Validation of the Pelvic Floor Distress Inventory (PFDI-20) and Pelvic Floor Impact Questionnaire (PFIQ-7) in a Dutch population
Utomo, E.; Blok, B. F.; Steensma, A. B.; Korfage, I. J.
International Urogynecology Journal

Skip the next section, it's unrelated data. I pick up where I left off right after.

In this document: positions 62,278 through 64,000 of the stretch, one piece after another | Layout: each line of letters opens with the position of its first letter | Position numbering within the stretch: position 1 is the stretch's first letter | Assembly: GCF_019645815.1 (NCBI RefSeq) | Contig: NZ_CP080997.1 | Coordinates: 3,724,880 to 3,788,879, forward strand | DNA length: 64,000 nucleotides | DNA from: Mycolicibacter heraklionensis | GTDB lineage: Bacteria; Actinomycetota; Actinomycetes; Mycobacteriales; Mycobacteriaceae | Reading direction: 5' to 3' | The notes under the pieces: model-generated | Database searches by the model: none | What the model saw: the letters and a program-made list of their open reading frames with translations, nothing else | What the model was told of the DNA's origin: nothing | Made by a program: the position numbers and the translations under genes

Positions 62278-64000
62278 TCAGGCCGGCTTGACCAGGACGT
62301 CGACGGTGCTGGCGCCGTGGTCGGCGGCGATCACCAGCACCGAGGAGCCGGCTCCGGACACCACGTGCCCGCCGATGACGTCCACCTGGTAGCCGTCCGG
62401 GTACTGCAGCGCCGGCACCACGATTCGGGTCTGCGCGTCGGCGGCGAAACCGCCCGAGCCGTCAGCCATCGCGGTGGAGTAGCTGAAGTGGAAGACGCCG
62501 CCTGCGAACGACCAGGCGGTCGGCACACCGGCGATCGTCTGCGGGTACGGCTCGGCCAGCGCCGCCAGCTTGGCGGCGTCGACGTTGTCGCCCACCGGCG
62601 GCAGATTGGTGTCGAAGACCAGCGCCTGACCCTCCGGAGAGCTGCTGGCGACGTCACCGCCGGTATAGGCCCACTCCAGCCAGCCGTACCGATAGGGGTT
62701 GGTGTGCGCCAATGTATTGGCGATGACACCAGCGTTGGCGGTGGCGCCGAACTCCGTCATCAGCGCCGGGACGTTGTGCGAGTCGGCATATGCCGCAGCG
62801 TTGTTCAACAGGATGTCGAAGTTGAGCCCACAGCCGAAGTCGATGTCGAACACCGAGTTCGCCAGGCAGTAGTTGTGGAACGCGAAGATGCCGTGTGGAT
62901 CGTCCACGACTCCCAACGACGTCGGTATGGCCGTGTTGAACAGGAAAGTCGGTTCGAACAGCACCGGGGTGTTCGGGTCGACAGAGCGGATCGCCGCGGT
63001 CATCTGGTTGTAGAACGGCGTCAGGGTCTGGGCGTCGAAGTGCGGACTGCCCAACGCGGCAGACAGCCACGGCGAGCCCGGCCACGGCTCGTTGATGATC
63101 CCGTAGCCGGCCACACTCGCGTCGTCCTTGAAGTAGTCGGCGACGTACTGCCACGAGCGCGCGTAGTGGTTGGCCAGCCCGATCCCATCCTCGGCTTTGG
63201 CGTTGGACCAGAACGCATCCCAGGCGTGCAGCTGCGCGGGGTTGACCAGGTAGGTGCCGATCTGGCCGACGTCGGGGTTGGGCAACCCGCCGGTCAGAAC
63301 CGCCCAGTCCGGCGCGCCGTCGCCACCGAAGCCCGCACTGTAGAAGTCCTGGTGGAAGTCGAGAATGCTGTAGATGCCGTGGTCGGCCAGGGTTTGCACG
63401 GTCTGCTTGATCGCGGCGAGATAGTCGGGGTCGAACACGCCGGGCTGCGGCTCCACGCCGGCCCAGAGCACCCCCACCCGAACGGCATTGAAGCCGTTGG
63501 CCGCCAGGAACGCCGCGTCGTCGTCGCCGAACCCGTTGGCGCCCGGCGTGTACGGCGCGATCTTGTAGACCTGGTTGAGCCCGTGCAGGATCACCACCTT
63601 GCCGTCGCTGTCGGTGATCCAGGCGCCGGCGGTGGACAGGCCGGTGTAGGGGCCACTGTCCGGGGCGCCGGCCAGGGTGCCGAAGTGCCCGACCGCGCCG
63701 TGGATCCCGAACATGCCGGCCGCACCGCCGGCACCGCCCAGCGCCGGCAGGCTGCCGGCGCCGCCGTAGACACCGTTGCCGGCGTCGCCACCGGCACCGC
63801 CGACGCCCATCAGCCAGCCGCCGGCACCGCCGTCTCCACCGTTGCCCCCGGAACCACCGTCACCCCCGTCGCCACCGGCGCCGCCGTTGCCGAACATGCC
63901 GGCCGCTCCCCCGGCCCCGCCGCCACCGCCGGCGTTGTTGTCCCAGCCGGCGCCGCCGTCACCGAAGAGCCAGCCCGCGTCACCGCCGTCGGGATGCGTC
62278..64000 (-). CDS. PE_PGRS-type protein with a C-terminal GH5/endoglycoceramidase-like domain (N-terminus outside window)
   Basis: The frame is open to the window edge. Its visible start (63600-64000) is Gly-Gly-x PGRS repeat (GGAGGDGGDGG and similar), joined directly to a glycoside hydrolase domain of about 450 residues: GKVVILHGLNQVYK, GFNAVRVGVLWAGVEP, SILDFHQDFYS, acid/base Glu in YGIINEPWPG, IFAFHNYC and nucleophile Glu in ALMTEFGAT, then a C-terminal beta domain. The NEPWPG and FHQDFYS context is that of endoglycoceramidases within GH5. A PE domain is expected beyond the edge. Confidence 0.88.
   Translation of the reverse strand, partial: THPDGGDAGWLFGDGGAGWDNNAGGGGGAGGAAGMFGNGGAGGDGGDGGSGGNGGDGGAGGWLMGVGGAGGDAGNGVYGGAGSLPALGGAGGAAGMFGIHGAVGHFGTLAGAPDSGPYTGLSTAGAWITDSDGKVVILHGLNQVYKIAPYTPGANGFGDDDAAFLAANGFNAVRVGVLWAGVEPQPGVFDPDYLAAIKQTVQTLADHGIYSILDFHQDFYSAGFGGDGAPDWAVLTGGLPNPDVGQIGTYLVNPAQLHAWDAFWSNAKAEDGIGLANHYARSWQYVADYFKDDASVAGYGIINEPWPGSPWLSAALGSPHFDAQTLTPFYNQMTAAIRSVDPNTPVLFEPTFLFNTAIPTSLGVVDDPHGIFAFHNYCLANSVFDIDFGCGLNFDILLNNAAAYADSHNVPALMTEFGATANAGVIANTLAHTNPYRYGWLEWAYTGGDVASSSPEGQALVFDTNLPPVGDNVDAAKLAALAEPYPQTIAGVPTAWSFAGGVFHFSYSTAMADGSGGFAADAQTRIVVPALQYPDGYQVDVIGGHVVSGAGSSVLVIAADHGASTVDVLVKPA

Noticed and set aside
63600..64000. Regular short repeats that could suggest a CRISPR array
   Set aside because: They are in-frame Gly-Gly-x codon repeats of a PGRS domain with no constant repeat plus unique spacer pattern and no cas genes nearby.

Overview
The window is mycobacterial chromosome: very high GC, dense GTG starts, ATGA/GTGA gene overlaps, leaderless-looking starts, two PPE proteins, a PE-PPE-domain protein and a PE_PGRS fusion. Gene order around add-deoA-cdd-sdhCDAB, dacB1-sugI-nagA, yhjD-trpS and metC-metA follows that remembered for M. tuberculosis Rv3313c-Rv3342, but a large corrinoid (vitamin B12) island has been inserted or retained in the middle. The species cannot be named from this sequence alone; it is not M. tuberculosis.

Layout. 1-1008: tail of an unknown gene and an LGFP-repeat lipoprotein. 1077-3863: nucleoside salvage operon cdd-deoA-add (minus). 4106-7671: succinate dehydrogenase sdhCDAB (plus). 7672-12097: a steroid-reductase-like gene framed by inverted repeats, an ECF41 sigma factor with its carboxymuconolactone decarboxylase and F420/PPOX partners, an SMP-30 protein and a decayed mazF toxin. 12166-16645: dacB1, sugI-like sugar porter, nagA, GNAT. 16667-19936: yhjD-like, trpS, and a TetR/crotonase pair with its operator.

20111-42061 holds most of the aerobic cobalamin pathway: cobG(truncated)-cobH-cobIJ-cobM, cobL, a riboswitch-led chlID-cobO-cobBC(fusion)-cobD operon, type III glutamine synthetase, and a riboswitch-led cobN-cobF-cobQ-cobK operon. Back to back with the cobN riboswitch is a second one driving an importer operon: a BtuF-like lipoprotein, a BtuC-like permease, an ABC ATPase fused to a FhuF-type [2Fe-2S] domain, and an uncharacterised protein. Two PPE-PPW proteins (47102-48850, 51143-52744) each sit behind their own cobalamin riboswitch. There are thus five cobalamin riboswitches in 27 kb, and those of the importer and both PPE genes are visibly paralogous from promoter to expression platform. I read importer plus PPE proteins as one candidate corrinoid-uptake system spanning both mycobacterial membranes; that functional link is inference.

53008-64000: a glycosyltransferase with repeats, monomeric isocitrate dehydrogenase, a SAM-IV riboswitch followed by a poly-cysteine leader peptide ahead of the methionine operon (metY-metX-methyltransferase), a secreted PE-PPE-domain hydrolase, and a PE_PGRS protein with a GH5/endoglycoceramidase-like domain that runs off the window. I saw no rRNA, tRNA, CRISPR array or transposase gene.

INTRODUCTION AND HYPOTHESIS: The objective of this study was to validate the Pelvic Floor Distress Inventory (PFDI-20) and Pelvic Floor Impact Questionnaire (PFIQ-7) in Dutch women.; METHODS: Patients with pelvic floor dysfunction completed the Dutch questionnaires at (1) inclusion to evaluate internal consistency, (2) 1 week later to assess test-retest reliability, and (3) 6 months later to assess responsiveness and interpretability of change. To assess validity, floor and ceiling effects and construct validity were tested. A population-based sample (reference group) completed the questionnaires once.; RESULTS: Data of 111 patients and 283 reference group participants were analyzed. Internal consistency of baseline scores in patient and reference groups was moderate (Cronbach’s alpha 0.52-0.60) to adequate in the PFDI-20 (Cronbach’s alpha 0.71-0.84) and adequate in the PFIQ-7 (Cronbach’s alpha 0.88-0.94). Both measures presented adequate test-retest reliability (intraclass correlation coefficient 0.79-0.91) and adequate responsiveness (area under the receiver-operating characteristic curve both 0.77). Interpretability was adequate for PFDI-20 and acceptable for PFIQ-7 with a clinically relevant minimally important change of -23 and -29 points, respectively. At baseline, the scales of the PFIQ-7 showed floor effects (44-55 %) in patients, though the PFIQ-7 summary score did not. No ceiling effects were observed. Construct validity was adequate with all predefined hypotheses confirmed regarding subgroup discrimination using pooled patient and reference group baseline data.; CONCLUSIONS: For assessing distress and health-related quality of life of pelvic floor dysfunction, the Dutch PFDI-20 and PFIQ-7 are reliable and valid in the general Dutch population, and also responsive and interpretable among tertiary care-seeking women.